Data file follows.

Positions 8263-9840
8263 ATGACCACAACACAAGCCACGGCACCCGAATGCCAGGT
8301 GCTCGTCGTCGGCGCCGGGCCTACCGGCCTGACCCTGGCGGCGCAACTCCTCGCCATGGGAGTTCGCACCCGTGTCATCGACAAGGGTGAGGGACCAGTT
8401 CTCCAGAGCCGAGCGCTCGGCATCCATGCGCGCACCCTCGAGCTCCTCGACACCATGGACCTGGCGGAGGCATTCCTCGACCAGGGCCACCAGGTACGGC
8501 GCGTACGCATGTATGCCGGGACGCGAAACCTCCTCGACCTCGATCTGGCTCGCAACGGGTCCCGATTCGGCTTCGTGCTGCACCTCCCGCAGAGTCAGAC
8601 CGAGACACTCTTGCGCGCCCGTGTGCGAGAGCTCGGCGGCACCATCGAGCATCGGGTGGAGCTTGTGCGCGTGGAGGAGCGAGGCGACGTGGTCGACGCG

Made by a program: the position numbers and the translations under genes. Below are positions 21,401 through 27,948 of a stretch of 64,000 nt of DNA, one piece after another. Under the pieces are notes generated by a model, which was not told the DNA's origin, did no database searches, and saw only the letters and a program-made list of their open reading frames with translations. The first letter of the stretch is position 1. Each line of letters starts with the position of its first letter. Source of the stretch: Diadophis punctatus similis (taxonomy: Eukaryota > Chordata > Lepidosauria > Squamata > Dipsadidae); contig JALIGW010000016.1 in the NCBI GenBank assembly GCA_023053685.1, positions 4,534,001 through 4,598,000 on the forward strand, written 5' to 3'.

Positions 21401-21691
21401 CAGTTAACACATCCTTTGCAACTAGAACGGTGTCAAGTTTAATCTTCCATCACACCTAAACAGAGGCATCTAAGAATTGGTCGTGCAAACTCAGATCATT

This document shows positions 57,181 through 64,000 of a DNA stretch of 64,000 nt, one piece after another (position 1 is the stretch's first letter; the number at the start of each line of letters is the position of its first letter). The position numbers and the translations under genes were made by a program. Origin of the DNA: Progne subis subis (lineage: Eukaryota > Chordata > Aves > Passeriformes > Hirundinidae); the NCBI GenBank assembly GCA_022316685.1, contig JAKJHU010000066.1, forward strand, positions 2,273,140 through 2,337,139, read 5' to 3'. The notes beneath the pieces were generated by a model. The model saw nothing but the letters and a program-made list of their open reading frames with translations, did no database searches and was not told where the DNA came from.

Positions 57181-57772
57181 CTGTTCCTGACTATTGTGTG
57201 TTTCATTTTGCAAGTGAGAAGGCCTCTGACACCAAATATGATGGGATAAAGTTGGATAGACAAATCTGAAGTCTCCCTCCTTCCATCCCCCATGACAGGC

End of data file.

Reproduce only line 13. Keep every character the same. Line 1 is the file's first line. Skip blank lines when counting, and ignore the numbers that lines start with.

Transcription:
57201 TTTCATTTTGCAAGTGAGAAGGCCTCTGACACCAAATATGATGGGATAAAGTTGGATAGACAAATCTGAAGTCTCCCTCCTTCCATCCCCCATGACAGGC